Intern Insights: International Spotlight
Intern Insights allows current departmental interns to share their perspective on topics relevant to their experience as an undergraduate student: italicized terms will appear in glossary at the end of the post
Part 2 Ousmane Sylla
I met Ousmane Sylla in May 2021. I’d made my way home from my day of class and workouts and was settling in for the arvo when I heard a knock at the door. Seeing as all of my teammates were, for the most part, home for our summer break, I figured I’d open the door to an RA. Nope. Sylla stood at my door after a hand with a math problem. Now I wouldn’t at all claim we share a love of math—and I was hopeless at helping him out with the problem. Since then however, a knock on my door has become pretty standard. Sylla and I have forged one of the most competitive friendships founded upon introducing him to UNO and a shared appreciation for Chipotle.
Sylla hails from Dakar, the capital of Senegal, Africa. Speaking about his hometown, he shared, “It’s a pretty cool city, I live near the beach. About 16 million people live there.” Sylla started playing soccer when he was only 3 years old. He and his friends from the neighborhood would play in the streets from morning until what felt like 7 or 8pm when his grandma would yell for him to come back inside.
First Steps in the US
He first started playing soccer more competitively when he was 15 after moving from Africa to the United State–. Sylla continued his education and played at Montverde Academy after being scouted/recruited to play at a more elite level. Sylla did not speak English when he arrived in the United States which was challenging because he was also experiencing culture shock. In response to his early experiences in the US, he said “it was very hard. It was tough.” In addition to different lifestyles and societal norms, he also was adapting to factors like new foods and acclimating to the weather. Like I said in my last post, grits, they’re weird.
Despite the challenges and adversity he faced, Sylla explained to me why he persists and continues pursue his passion of playing soccer professionally. Simply put, you have to sacrifice and “give what it takes” to pursue your dreams. For him, like myself and other student athletes on our campus, this meant moving away from his parents, siblings, grandparents and friends for an opportunity to compete against some of the best in the United States. However, I can only imagine how alienating it had to be to deal with a language barrier on top of southern slang itself which really is something else.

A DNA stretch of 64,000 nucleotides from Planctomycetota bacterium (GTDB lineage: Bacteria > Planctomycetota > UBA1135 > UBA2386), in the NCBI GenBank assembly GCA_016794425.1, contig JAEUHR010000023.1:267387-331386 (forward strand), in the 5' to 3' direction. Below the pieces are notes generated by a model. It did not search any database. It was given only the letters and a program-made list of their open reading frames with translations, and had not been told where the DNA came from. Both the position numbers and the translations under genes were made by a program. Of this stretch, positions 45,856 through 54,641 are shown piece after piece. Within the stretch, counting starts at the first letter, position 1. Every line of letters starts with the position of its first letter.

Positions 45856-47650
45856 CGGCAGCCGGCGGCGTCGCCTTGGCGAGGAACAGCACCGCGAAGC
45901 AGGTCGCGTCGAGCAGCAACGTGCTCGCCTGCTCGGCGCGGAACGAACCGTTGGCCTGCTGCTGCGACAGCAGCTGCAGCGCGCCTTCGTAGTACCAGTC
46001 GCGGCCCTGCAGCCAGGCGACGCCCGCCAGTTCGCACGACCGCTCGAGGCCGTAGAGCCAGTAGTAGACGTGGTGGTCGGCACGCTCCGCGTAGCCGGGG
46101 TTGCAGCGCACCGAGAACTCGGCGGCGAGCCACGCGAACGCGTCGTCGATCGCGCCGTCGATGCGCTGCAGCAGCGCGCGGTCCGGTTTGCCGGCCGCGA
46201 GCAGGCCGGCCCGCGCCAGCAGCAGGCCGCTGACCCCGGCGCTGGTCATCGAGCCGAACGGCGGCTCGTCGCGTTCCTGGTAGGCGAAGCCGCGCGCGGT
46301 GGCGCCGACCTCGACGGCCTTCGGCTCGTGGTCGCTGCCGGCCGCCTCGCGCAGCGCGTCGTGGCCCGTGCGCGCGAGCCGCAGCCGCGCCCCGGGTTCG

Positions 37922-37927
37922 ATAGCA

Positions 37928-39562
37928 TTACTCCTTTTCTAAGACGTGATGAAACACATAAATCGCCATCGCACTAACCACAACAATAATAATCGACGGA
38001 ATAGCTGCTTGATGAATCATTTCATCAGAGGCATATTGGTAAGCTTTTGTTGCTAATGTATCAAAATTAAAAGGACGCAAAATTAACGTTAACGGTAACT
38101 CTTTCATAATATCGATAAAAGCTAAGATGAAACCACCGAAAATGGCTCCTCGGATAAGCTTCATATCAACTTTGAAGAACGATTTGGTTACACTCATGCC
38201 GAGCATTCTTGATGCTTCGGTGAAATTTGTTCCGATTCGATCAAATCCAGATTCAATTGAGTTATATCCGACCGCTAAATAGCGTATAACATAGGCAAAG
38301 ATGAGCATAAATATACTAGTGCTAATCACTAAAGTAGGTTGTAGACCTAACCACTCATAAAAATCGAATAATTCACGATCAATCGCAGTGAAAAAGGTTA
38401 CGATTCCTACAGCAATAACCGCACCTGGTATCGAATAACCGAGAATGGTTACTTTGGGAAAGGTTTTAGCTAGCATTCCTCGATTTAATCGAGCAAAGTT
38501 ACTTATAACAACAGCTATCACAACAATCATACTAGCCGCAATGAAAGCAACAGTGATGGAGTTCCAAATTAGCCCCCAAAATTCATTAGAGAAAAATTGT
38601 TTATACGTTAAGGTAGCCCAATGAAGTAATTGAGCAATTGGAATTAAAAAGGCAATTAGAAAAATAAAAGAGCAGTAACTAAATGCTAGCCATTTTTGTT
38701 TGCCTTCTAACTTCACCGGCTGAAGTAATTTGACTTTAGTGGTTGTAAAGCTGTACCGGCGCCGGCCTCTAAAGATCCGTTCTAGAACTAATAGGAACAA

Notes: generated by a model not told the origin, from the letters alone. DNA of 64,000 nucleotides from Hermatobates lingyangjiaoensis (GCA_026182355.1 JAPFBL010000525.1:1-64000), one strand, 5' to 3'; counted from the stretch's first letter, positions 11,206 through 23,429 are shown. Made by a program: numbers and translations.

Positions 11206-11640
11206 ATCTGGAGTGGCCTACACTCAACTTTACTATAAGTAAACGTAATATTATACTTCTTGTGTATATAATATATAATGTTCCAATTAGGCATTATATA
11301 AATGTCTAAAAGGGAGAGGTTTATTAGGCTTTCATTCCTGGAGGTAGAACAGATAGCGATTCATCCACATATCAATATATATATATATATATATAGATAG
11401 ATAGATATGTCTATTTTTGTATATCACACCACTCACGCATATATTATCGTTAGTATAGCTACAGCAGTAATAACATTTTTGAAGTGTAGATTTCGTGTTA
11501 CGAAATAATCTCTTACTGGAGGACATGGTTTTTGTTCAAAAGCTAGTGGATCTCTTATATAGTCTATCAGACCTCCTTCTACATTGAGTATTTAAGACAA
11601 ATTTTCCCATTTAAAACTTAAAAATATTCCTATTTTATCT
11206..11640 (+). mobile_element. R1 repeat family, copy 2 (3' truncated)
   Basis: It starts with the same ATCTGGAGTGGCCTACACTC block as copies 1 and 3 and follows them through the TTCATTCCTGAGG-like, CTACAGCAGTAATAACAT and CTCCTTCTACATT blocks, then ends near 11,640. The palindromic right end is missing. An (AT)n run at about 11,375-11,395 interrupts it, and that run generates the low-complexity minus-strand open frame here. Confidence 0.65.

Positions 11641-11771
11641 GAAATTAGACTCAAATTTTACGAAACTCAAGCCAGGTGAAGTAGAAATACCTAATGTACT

Sylla shared, “I love soccer, soccer is more than my sport.” He channels his motivation from role models he looks up to like Kobe Bryant for his mentality with regard to sport. His father Ibou Dada, is another big inspiration for him, as he taught him to always be the best version of himself, kind and respectful. The more time I spend with Sylla, the more I pick up on little golden mantra’s like “rest at the end and not in the middle.” Or my personal favorite “the job’s not done yet” to tell yourself when you are really digging in and gassed (exhausted) in a workout. I loved hearing about Sylla’s mindset because it speaks to the courage and determination of international students and, specifically student athletes, to achieve their goals. Like Sylla says “If you have a dream, you have to go get it.”
Dreams Deferred but Looking Ahead
Originally, Sylla was supposed to come to Clemson in August 2020 but he couldn’t get to America from Senegal due to COVID-19 impacting travel. As happy as he was to watch his team win the ACC Championship, he said it was frustrating for him to not be able to be a part of it. Sylla detailed that he chose to come to Clemson because of the great soccer program and coaching staff. He connected with their values reflecting the things he holds as important in his life including community, family and having a winning mentality because he knows this will drive them to future team success. Sylla stated “I am really excited to be part of the Fall  season. I also really enjoy being at Clemson because of all the new experiences I have had off the field.”
From Sylla’s first steps in the United States learning English and experiencing American culture, to having to patiently wait to join his team last Spring to play, he has conducted himself with great character. But don’t be fooled, he is also highly competitive going by UNO as a standard or the card game Ganagui he taught me. So let his journey and the challenges he overcame serve as testament to me telling you, he will definitely be someone to watch this season when he competes in the Fall for the Tigers!
Much love brother!
At the lake! A Chipotle run when we got soaked in the rain, apparently neither of us have got the whole South Carolina weather thing down yet.
Local Terms/Phrases/Slang to Get Familiar With
After a hand: to help someone out with a task or issue/problem.
Is something else: to say something really is something else, you are probably perplexed by the situation.
The Language Sylla speaks at home.
Ganagui: the card game Sylla taught me.
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